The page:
The core trans-European transport network (TEN-T) of fast roads is gaining ground and achieving positive results for travellers, such as shorter travel times and more motorway mileage, according to a new report by the European Court of Auditors (ECA). EU funding and the European Commission’s actions have contributed positively to these results, but most central and eastern Member States still lag behind and only some 400 km of new TEN-T roads have been completed with EU support since 2014. In addition, seamless road travel along the network is hampered by incomplete cross-border sections and poorly coordinated parking and clean fuel infrastructure, while insufficient maintenance by Member States puts the network’s condition at risk in the long run.
Roads account for the largest share of EU passenger and freight transport. By 2030, the Commission aims to complete almost 50 000 km of motorways and express roads covering the nine core TEN-T corridors and all major EU traffic routes. Since 2007, it has granted Member States around €78 billion to build new roads and revamp existing ones, including around €40 billion for those on the network.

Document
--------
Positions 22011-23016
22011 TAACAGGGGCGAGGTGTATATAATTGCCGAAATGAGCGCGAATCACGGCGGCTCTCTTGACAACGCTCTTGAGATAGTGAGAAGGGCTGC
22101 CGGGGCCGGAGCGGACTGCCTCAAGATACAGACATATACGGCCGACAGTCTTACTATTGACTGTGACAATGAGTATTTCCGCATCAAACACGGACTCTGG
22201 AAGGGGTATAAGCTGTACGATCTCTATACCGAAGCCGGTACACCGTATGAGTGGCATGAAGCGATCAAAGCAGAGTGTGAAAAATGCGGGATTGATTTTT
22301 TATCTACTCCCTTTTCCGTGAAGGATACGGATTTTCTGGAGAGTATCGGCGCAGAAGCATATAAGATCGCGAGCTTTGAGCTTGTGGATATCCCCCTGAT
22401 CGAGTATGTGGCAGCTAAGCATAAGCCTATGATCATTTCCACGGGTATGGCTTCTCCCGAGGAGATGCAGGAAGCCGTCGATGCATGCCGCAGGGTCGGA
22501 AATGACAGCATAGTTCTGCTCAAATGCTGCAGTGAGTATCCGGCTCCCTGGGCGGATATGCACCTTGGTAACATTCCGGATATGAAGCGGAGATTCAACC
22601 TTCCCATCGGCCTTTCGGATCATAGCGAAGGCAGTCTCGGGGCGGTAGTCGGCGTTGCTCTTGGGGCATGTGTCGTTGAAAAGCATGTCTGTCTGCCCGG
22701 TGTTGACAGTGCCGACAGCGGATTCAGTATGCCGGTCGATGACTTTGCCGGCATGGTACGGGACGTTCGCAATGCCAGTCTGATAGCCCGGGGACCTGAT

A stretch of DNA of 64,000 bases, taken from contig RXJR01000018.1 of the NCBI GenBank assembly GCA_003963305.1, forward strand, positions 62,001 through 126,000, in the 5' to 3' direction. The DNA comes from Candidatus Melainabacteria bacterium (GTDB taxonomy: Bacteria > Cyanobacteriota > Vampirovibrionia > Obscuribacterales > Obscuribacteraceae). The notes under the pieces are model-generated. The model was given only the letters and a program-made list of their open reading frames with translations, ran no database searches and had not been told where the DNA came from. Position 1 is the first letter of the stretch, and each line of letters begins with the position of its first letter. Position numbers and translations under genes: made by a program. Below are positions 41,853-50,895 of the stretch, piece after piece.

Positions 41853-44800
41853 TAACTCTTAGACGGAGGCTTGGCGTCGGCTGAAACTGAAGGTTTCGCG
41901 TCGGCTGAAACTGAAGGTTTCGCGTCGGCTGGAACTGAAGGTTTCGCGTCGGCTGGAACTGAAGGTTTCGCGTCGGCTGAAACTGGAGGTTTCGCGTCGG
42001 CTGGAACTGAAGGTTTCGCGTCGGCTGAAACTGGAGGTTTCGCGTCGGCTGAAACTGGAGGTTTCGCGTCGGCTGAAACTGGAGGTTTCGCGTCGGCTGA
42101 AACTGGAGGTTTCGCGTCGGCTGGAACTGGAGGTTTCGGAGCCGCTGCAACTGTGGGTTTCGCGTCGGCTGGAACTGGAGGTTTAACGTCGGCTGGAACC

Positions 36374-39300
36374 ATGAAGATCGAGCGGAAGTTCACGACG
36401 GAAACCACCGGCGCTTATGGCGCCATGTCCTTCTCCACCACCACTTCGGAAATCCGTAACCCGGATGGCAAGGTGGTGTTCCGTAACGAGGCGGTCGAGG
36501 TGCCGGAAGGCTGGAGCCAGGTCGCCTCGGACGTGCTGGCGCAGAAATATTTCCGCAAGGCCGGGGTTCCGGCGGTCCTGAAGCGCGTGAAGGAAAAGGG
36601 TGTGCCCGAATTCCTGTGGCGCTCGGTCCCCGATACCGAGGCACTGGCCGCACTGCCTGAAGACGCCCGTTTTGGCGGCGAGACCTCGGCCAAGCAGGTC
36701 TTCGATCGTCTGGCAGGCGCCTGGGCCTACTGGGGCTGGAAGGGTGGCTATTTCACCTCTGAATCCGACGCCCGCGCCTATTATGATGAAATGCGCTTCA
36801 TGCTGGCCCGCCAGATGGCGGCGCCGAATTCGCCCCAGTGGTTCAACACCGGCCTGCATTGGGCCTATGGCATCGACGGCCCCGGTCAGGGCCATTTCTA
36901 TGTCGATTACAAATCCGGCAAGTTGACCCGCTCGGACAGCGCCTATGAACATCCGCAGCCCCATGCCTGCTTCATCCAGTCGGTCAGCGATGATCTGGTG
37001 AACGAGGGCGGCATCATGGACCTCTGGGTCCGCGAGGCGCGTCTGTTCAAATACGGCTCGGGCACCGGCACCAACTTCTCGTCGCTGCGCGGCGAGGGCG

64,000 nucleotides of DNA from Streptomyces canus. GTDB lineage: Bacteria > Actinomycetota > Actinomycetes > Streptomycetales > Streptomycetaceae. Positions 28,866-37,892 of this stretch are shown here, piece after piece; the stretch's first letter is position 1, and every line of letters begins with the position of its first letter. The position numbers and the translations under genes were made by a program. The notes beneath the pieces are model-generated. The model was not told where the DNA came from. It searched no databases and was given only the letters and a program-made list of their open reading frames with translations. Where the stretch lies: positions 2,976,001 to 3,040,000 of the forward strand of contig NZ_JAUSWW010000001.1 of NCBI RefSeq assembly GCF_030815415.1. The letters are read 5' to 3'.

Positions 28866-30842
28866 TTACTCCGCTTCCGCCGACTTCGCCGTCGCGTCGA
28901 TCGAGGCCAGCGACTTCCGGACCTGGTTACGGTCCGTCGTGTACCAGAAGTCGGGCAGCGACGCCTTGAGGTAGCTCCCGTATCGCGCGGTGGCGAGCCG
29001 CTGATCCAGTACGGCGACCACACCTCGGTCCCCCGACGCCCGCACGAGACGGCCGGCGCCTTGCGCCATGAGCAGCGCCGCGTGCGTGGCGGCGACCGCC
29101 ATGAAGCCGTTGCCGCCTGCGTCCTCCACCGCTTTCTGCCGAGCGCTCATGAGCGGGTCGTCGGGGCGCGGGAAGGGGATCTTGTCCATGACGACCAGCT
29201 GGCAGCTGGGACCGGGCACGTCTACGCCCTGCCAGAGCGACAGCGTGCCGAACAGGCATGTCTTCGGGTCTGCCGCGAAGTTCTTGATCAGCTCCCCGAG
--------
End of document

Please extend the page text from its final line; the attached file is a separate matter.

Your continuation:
The auditors assessed the progress made – and the Commission’s role – in completing a fully functioning TEN-T core road network. They also checked Member States’ contribution to road maintenance and visited Bulgaria, the Czech Republic, Spain and Poland.
“Roads play a significant role in linking EU countries and regions, thus contributing to their economic activity, development and growth,” said Ladislav Balko, the ECA Member responsible for the report. “The EU core road network is making progress, but is not yet fully functional”.